Let me tell you the actions we’ve taken to find your mother.
1) Talked to her dad.
2) Sent Griffin out to sniff and pick up her scent.
3) Broke into her office and went through all her stuff.
4) Drove around in one of her spare vehicles to see if we could find the car that’ s missing. (We do this once a day, every day.)
5) Found a neighbor with a sailboat, and went out on the lake with him. (This idea came from our daughters; it was futile because if Jane drowned, there wouldn’t be much to see from the deck of a sailboat. But it was highly pleasant.)
5) Pawed through all Jane’s papers and books at home.
6) Called the police.
7) Put the mayor’s people on the case. A slew of detectives and agency private eye types are now looking for her.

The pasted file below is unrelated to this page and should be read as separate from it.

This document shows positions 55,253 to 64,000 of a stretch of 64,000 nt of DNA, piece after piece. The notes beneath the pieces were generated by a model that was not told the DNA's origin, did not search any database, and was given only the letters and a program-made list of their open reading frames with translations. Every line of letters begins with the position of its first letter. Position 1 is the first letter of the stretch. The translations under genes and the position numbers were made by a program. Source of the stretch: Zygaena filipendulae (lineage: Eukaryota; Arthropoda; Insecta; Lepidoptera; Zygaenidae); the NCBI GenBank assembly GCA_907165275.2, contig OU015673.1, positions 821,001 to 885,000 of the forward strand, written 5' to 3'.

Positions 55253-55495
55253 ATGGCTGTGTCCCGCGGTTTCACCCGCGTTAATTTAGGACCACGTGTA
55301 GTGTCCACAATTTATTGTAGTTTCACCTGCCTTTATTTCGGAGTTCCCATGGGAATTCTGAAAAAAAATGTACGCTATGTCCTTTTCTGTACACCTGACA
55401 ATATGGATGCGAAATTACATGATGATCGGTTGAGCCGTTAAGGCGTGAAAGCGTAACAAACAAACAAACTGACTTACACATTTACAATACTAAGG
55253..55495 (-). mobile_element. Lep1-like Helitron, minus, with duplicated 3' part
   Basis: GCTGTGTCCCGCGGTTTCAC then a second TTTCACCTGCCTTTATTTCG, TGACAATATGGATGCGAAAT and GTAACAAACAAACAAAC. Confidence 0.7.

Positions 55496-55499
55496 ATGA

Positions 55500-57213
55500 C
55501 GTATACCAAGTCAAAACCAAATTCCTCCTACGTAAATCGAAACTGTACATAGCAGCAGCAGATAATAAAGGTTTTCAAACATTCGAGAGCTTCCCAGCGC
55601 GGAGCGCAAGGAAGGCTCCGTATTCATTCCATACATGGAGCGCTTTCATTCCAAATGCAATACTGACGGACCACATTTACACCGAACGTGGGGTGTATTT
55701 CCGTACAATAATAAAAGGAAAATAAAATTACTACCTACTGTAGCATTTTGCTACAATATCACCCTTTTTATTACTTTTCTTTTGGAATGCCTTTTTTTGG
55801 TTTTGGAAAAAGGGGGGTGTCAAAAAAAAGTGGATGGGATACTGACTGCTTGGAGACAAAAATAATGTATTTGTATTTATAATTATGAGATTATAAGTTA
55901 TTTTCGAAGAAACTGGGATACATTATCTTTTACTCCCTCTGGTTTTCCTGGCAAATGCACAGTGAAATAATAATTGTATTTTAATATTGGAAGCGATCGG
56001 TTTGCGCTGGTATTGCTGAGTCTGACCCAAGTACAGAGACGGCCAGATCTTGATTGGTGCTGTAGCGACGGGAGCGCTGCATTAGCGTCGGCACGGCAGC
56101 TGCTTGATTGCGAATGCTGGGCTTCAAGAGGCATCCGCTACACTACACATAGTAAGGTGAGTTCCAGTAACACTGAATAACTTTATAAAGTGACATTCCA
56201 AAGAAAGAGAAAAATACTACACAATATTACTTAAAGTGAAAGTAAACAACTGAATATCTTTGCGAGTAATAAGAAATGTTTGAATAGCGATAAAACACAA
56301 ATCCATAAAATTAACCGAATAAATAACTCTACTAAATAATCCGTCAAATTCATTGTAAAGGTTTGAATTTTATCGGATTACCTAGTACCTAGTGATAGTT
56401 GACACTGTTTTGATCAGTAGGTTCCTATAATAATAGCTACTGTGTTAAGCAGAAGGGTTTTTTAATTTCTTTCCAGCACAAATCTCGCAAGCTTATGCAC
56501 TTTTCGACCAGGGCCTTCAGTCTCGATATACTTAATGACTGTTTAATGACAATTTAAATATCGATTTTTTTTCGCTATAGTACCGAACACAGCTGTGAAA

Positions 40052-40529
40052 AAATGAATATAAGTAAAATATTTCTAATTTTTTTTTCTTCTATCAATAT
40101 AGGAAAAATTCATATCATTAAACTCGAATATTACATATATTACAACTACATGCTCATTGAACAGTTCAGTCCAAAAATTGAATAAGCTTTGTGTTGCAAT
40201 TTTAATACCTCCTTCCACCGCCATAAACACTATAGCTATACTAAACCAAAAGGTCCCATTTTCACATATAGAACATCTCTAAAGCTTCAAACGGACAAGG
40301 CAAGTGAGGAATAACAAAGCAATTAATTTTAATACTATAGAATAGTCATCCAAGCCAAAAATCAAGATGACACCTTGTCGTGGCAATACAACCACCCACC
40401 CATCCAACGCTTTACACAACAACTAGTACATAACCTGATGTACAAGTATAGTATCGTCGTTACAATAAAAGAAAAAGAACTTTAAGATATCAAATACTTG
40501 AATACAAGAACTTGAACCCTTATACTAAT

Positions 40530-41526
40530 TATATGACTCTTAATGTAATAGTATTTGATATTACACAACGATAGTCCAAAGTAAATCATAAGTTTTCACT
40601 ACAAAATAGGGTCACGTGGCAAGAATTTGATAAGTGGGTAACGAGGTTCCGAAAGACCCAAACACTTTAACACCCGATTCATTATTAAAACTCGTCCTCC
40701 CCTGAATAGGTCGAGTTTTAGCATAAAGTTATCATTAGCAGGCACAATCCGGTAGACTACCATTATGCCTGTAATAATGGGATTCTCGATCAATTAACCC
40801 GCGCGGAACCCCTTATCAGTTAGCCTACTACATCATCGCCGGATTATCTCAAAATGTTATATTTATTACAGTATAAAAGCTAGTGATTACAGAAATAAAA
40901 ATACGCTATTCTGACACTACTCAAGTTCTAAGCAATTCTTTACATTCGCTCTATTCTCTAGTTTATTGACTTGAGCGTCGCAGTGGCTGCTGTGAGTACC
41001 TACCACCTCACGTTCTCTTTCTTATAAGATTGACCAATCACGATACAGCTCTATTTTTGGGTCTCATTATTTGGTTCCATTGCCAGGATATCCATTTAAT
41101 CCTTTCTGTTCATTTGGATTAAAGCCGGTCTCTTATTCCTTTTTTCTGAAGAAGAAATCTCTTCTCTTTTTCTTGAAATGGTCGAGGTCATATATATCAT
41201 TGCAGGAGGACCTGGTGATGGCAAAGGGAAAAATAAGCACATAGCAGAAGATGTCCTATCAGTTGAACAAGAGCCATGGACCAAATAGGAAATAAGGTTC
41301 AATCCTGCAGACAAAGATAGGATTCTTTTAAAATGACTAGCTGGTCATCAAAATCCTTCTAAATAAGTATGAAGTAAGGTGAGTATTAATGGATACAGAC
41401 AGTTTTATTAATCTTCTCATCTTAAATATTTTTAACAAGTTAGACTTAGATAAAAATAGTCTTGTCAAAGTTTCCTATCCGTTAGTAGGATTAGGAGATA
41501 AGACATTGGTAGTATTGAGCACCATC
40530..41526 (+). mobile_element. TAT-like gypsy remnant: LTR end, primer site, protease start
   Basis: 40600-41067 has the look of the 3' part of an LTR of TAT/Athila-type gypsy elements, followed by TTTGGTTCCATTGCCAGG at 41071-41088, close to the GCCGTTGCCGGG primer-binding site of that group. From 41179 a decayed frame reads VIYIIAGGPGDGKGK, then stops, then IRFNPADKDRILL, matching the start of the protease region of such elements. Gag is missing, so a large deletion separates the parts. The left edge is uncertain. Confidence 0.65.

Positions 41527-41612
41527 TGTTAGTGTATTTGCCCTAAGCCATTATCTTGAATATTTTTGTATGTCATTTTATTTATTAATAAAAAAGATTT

8) Helped Dr. Cohen, whom I guess one would describe as Jane’s boyfriend, and Jenna, who seems to be Dr. Cohen’s other girlfriend, launch their own investigation.
9) Held a ritual last night in the backyard to ask God to bring Jane home safely. As an atheist, my hopes are not high. But it’s always nice to hold hands and stand in circles, and it appeases my wife.
10) Decided to get in touch with you to make sure Jane hasn’t gone off to India to find you. So, I’m asking you now. If I haven’t reached you by phone before you receive this: do you have any idea where your mom might be?
Jill Riddell is a writer in Chicago. She teaches at the School of the Art Institute and has a weakness for nature, magic, and pennies abandoned in sidewalk cracks.